Rick’s already been out once, bringing home a gorgeous 27 lb tom (cleaned and plucked, it was about 17 lbs of edible bits). We cleaned and froze the breasts, wings, and drumsticks for later meals, and made Hank Shaw’s Wild Turkey Marsala with the scrap bits from the breaking-down process. The carcass and any wiggly-bits (fat, cartilage, etc) went into a stock pot and were simmered down to a rich, hearty broth that we condensed for future risottos, soups, and gravies (it’s sort of like boullion, but liquid – we freeze it in ice cube trays for easy use).
Aside from being turkey season, it is also very much SPRING here in the city. The garden is starting to thrive; sending out new shoots of green everywhere, and forming visions of salads, soups, and stir-fries in my mind every time I walk out the back door. Our winter-planted broccoli is heading, the carrots are finally bulking up, the fennel is producing lovely bulbs, and there are greens, greens, greens for days, days, days. Mustard and kale and beet and chard and collard, as well as spinach, lettuce, arugula, and cabbage.
I got an email the other day from my band mate and cooking buddy, Alanna, who said her boy was feeling under the weather. It’s hard enough to be sick when it’s grey and hazy outside, but feeling awful when it is finally sunny and beautiful out…well, that’s just not OK. I was heading over to their house later that evening for practice, so I thought I’d see what I could do about a get-well soup.
I started out with a basic recipe in mind: a spicy and sweet beet/garlic/veggie soup I used to make all the time when I was in high school. I was a singer then, too, and needed a good throat-soothing hot broth and LOTS of vitamins for the (inevitable) malaise that always seemed to strike the day before a big competition. And hey – I’m not a vegetarian anymore, so why not throw in some of that delicious wild turkey?
A trip out to the garden supplied some early green garlic, a bulb of fennel, some broccoli tips, a giant golden beet (with greens), a few carrots, some ribs of new celery, and a giant bouquet of kale. Sounds like soup to me!
In retrospect, I should have made about ten times as much, as it was well-received by both poor sick Jay AND all us healthy folks who were eating it proactively. Hey, who says you have to be sick to eat healthy soup? I will certainly be making this again soon!
(note: this is a very fast-and-loose recipe. You can make it with veggie broth if you’re not into the whole meat-thing. Use whatever vegetables you have on hand. The only things I’d make SURE to include are the beets, garlic, soy sauce, and the spice: either hot pepper flakes or a sauce like Tiger Sauce…even Tapatio will do just fine in a pinch. If you’re not sure on how to make your own chicken/turkey stock, Michael Ruhlman’s method is simple and pretty fail-proof. You should also read his hilarious article on roasting a chicken, which is linked on that page.)
Get-Well Turkey and Garden Vegetable Soup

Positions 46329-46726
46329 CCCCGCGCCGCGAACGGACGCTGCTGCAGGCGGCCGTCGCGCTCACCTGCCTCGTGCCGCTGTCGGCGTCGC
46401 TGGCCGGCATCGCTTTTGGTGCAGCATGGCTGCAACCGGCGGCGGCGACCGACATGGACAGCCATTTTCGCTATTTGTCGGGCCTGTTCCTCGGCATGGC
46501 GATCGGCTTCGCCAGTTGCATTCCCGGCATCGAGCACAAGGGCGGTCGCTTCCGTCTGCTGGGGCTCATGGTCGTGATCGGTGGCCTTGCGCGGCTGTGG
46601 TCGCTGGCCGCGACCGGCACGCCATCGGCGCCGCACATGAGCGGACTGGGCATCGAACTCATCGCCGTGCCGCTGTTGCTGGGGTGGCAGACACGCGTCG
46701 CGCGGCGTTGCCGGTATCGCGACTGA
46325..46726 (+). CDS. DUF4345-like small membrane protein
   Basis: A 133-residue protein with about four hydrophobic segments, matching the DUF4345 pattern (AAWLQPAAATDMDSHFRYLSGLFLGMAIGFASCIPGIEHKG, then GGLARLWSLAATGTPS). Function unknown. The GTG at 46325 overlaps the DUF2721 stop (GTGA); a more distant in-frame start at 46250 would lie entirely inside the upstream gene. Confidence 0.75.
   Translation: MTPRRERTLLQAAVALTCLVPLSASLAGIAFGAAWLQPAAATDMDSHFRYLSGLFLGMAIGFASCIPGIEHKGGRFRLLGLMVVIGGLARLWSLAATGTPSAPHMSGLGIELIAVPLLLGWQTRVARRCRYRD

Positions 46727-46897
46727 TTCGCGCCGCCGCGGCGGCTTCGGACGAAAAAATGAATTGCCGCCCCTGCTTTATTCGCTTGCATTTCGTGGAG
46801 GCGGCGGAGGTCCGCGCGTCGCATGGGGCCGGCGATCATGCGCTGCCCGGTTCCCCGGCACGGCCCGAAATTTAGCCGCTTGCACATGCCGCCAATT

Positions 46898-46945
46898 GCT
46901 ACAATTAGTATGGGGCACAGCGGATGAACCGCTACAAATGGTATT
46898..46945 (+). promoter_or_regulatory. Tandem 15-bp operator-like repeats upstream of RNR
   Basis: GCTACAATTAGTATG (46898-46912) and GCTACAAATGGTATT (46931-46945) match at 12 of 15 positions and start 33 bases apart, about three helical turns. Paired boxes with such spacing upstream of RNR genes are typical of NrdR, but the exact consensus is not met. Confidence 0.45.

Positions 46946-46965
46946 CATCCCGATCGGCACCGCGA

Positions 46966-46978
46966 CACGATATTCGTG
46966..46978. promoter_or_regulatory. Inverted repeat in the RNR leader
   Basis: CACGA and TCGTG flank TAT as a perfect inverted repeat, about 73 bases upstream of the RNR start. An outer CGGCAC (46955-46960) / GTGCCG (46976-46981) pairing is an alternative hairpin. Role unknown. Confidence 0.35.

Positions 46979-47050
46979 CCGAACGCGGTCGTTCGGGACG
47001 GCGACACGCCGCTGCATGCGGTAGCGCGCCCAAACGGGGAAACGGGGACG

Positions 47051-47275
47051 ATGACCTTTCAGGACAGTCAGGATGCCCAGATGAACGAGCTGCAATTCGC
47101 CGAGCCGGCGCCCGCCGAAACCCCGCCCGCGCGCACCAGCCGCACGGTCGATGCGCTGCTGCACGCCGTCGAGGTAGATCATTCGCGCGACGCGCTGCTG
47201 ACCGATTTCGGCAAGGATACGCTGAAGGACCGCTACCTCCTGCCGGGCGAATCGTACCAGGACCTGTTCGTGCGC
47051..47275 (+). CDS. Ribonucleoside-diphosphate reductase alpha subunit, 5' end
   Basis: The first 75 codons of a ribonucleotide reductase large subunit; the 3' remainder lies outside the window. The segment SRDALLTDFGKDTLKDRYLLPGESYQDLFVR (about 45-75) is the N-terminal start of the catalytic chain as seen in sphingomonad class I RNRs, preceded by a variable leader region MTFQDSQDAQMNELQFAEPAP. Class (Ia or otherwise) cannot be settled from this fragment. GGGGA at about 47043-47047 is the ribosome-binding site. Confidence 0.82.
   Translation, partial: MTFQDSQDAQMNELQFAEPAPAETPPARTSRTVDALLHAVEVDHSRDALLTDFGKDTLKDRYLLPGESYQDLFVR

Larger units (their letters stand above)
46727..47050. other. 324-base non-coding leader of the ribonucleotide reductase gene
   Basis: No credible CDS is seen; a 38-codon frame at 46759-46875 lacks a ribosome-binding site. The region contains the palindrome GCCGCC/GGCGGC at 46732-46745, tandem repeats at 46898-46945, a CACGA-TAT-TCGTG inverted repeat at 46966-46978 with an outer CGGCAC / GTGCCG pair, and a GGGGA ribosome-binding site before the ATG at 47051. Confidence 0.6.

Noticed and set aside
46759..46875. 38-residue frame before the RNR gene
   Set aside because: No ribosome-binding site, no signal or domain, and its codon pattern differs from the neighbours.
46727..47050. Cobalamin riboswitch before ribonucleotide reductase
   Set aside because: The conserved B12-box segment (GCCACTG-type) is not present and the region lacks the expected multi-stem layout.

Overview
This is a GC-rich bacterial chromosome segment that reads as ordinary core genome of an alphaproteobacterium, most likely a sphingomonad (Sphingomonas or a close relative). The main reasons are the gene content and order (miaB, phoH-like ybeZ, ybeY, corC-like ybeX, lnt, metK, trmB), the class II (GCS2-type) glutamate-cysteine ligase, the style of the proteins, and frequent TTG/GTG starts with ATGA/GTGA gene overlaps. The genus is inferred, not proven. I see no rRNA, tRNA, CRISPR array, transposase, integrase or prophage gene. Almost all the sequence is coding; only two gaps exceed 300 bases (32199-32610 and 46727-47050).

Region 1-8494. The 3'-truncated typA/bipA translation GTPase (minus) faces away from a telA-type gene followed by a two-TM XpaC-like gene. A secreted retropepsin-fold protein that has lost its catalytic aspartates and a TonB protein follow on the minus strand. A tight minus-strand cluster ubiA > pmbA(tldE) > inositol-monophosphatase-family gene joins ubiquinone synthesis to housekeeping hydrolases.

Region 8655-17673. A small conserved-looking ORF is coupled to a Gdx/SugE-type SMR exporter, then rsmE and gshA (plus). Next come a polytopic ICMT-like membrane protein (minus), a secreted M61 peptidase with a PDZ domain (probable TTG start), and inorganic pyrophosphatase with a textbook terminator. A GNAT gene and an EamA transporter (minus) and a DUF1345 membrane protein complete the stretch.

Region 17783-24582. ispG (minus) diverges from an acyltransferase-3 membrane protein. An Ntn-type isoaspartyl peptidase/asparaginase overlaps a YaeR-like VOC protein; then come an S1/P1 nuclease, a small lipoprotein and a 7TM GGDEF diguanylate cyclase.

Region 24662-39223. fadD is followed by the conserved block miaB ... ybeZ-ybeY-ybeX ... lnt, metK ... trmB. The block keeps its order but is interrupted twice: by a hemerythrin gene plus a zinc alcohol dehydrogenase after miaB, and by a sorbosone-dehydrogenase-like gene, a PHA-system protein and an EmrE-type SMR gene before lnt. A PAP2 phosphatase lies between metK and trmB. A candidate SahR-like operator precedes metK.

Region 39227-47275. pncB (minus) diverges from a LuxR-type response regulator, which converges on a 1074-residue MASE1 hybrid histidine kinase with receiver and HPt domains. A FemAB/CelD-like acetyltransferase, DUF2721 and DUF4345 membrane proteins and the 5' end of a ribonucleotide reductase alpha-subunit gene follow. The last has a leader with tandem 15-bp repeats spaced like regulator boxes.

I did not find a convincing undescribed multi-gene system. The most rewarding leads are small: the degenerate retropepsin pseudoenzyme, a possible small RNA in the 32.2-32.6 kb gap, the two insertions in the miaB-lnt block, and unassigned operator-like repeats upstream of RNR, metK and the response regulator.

about 8-10 c broth (I used 1/2 wild turkey broth and 1/2 veggie broth that I’d made with kitchen scraps the week prior)
1 young (not headed yet) green garlic, cleaned and chopped
3 cloves (regular) garlic, sliced or crushed
1 bulb fennel, cleaned and sliced thin
1/2 large yellow onion, sliced into thin half-rings or diced
1 large head broccoli, or about 1 1/2 c of florets, cut into manageable pieces
2 ribs of celery, cleaned and sliced
3 large carrots, sliced into rounds (about 3/4 to 1 c)
1 very large (or a few small) beets, peeled and cut into 1″ chunks. I like golden beets here, because they don’t turn the soup BRIGHT PINK. Save the greens to add in with the kale at the end.
1 c sliced mushrooms (I used buttons, but crimini are ideal, texturally)
1 bunch kale, cleaned and cut into pieces/strips. Something manageable.
3 Tbsp (ish) soy sauce, more if you like it salty
1 dash hot sauce (I like Tiger Sauce best for soups)
1/4 c white wine, if you have it on hand
1 tsp dried sage
1 bay leaf
If you’ve made your own stock, strain out any bones or cooked vegetables, and return any remaining meat on the bones to the pan with the broth. If you don’t have 10 cups, add some water. Again, this is an anything-goes kind of recipe. Make it to fit the size pot you want to cook in. Don’t sweat it. This soup is supposed to make people HEALTHY – not stressed out.
Bring the soup to heat, but do not boil it.
Prep all the vegetables, and add them into the mix according to cooking time, and how soft you like them to be: First, put in the beets, onions/clove garlic, and any other roots or tough/stringy ingredients. Let this cook for a bit, and then add the carrots, celery, and fennel. Finally, put in the broccoli and the green garlic. Also add in the sage and bay leaf, as well as the soy sauce/hot sauce/wine. Let this cook until the beets and carrots are cooked to your liking (about 45 minutes?), and then remove the soup from the heat.
Don’t forget to fish out the bay leaf!
Finally, shock the kale and beet greens into the soup. You want them soft and cooked through, but not falling apart – the residual heat from the soup is plenty to accomplish this, and will leave them a vibrant, healthy-looking green.
Give the soup a final taste, and adjust for acidity/salt/spice with more soy, hot pepper flakes, or a dash of red wine vinegar or lemon juice as you like.
Serve this on its own, or with a hunk of crusty bread (preferably smeared with some tasty brie).
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